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The Story Behind ... Charged Particle



Kevin has had some requests to talk about his work and how and why he created, so he decided to start with Charged Particle, which he considers one of his best sculptures.

One of the most frequent questions Kevin gets is "Where does your inspiration come from? How do you think up something like this?"

First, in the case of this sculpture you can find the shape on Wikipedia - it's called a truncated octahedron. Second, he also got inspiration from a little magnet set. If you crush it in your hand, you have a lot of little balls and little magnets. Instead of working with CAD (Computer Aided Design) or trying to draw, Kevin Caron thought he might be able to create some interesting shapes with it.

The magnet set actually came in the form of a truncated octahedron. Kevin had fun taking it apart and making other things with it, but he kept coming back to this shape.

Next he had to figure out how to make it bigger. How could he blow it up? How could he get the dimensions right? How could he get it to hold together?

It became a technical challenge, but there was still the artistic part, too. How do you make it look right? How do you make it feel right?

Kevin knew that all the pipes had to be exactly the same length to get everything to fit together and look right. The balls all had to be the same size, too. And that was one thing he learned - these balls are actually not exactly round; they are oval. So everything had to be oriented exactly the same way.

And then, as he fabricated, the heat of welding wanted to make things move, warp and change. So he had to find some way to hold it.

On top of everything else, though, a sculpture has to feel good. It has to be something he really wanted to work on. Kevin says it's like a great book: you've got to see this finished!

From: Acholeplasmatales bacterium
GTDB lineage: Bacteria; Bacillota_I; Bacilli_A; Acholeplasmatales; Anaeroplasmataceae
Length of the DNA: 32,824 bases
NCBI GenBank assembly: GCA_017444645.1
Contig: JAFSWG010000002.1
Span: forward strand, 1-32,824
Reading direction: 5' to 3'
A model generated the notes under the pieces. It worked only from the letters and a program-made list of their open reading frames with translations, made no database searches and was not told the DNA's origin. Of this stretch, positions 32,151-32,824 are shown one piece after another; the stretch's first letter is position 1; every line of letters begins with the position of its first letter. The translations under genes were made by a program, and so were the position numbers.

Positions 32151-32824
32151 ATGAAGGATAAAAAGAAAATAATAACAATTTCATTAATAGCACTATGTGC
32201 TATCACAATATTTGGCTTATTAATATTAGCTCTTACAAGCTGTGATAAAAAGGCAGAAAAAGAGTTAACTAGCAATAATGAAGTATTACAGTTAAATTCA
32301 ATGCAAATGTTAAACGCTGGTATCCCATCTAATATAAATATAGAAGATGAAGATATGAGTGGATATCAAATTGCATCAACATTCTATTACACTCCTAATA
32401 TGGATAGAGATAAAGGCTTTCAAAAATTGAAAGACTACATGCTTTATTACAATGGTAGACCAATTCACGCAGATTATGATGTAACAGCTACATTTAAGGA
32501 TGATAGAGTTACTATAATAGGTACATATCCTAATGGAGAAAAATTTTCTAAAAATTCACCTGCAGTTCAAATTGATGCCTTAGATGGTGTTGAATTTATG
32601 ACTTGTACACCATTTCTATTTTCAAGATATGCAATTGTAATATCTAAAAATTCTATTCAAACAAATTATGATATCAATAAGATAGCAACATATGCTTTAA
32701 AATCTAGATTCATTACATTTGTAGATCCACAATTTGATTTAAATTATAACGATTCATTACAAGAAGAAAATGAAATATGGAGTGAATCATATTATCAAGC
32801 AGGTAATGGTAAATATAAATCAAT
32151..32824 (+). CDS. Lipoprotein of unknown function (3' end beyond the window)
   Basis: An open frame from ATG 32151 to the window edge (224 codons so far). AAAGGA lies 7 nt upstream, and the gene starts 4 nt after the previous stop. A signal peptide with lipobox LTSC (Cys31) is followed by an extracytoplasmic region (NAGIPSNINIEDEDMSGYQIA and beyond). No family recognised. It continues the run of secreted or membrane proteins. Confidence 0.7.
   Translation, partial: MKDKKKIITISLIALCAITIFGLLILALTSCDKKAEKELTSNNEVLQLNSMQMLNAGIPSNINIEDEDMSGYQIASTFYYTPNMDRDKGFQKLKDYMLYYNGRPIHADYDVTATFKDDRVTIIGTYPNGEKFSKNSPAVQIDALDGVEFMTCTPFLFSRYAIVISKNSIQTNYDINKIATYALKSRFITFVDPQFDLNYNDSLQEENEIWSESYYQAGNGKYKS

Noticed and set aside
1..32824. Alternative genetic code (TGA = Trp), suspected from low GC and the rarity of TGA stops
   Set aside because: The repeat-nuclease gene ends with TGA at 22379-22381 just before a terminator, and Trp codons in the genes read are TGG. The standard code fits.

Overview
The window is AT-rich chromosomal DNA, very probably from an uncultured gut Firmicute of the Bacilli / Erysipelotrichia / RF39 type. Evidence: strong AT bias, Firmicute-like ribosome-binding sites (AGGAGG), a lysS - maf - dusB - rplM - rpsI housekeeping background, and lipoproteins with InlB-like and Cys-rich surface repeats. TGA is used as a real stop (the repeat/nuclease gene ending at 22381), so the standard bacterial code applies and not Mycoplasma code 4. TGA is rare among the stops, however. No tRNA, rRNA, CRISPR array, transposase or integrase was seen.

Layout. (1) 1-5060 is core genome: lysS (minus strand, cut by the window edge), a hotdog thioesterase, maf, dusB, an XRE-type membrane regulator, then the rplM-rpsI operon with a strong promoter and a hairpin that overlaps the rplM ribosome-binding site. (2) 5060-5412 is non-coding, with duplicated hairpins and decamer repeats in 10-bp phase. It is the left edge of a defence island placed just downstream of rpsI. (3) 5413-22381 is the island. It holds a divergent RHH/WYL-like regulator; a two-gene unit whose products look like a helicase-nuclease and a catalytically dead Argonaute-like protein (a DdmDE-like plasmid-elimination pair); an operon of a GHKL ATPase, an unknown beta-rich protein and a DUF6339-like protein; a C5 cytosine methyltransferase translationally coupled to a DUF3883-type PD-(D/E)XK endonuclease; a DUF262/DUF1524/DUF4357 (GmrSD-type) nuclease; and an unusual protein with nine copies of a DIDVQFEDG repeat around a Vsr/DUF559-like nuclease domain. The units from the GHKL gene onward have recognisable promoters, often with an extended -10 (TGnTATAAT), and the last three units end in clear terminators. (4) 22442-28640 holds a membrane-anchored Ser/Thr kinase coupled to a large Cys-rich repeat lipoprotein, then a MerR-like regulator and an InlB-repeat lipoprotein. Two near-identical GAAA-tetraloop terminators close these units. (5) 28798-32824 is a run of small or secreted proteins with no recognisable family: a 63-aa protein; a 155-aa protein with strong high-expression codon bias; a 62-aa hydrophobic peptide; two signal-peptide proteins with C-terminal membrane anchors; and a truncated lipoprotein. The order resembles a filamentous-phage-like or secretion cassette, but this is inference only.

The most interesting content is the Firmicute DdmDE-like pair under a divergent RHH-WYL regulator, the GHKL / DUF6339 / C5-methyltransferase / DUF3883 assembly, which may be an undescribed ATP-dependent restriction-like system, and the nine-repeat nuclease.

It took about 2, 2-1/2 months to fabricate. Once Kevin got the sculpture itself done, he had to think about how to display it. It looked cool sitting on the workbench, but was too big to put on a table. He needed a pedestal.

From an artistic perspective, the sculpture has a lot of round shapes with the balls and the pipes and smooth edges, so he continued that with the base of the sculpture.

When Kevin finished the sculpture he felt, "I nailed it! It feels good." He took it to powder coater, and they put the blue on the globe and the matte black on the pedestal. When he picked it up, he set the sculpture on the tailgate of his truck and unwrapped it enough to see it and broke into a big grin.

So that's one of Kevin's favorite sculptures. Are there are other sculptures you'd like him to talk about? Please let us know.

Well, you might want to hang out for another moment to see Kevin comply with OSHA regulations (or not) ....

You can see Charged Particle here.


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